The new year can be an exciting time to consider how you might expand your team to reach new goals in 2022.
But it can also be stressful for that very same reason. With a limited budget, how can you ensure you're making the right hire?
HubSpot's Blog Research uncovered the top three roles marketers are planning on hiring in 2022. Let's explore why those three roles matter, according to experts.
The Top 3 Roles Marketing Leaders Plan to Hire in 2023
1. Creative Director
Nowadays, brands are expected to create top-notch content across platforms. To successfully reach new audiences and increase sales, you'll want to have strong social media, content marketing, and video marketing strategies — to name a few.
As Wistia's Creative Director, Adam Day, puts it, "In the context of today's media landscape, the opportunity for brands to express themselves through multiple mediums is more attainable than ever — and consumers are demanding more than ever, too."
Day adds, "It's not just about blog posts anymore. Video consumption, alone, is up 121% from 2019, and in a recent survey of Wistia customers, we learned that most companies are increasing their production budgets by more than 10% this year. Businesses need someone who can oversee the creative execution of all this work while maintaining the consistency and quality it takes to have a world-class brand."
That's all well and good. But what, exactly, does a creative director do?
"A great creative director develops a clear and engaging visual identity for your brand," Mark Tanner, Co-Founder and COO of Qwilr, told me. "Visual consistency communicates professionalism, attention to detail, and builds buyer confidence in a brand's capabilities."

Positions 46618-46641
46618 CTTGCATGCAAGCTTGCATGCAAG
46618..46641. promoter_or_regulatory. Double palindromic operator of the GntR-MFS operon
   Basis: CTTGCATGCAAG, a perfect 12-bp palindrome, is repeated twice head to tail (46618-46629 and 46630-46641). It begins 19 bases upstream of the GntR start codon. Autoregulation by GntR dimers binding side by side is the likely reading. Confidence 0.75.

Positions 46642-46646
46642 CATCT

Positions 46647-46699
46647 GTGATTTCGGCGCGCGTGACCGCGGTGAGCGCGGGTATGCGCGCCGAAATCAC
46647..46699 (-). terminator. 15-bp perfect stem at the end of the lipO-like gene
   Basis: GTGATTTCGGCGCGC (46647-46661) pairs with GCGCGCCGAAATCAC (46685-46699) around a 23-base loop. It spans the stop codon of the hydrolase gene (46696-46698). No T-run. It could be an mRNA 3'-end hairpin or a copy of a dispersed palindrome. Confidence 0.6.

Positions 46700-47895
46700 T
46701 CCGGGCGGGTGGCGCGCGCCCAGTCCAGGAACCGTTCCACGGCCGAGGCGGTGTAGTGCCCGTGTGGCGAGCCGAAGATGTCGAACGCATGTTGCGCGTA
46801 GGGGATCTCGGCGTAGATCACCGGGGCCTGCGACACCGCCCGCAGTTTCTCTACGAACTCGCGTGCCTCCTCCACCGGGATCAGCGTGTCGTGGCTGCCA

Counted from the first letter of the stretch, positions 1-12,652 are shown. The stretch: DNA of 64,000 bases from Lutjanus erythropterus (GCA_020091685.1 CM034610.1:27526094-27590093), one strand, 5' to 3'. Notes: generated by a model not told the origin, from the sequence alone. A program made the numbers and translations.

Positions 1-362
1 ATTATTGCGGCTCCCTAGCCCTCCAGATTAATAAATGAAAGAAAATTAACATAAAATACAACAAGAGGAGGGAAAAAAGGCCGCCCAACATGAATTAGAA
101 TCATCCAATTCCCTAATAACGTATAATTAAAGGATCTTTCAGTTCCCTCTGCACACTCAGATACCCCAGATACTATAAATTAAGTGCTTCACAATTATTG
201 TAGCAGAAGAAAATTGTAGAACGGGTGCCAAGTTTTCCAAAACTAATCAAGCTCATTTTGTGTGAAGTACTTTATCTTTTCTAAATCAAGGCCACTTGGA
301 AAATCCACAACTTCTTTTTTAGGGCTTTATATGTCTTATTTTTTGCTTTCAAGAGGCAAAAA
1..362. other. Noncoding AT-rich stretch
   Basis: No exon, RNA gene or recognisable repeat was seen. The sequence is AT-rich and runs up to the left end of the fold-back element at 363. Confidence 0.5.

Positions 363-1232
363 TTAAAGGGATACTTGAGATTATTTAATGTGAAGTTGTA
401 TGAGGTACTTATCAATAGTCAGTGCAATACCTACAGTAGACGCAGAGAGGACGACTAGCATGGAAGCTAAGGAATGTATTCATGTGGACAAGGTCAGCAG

Tanner told me, "The creative director should 'own' how a brand is represented across all visual assets, from your website to ads to product brochures to sales proposals."
Tanner continues, "And if you think the impact of a creative director is limited to aesthetics, think again. According to a study by McKinsey, design-driven companies consistently outperform their competitors, demonstrating the ROI potential of a good design experience."
A creative director can ultimately help your business hit its sales goals by ensuring your marketing materials are highly optimized, effective, and on-brand.
As Tanner told me, "One out of three buyers are influenced by the quality of your sales materials, and that influence can either be positive, or cause your buyer to go with your competition, instead. It's no wonder the U.S. Bureau of Labor Statistics projects creative director demand to grow by 11%, faster than the average for all occupations."
Among other things, you can expect a creative director to guide your overarching content strategy; build and manage a successful production process; lead, inspire, and nurture your creative team to drive brand direction forward; and own specific KPIs related to content marketing.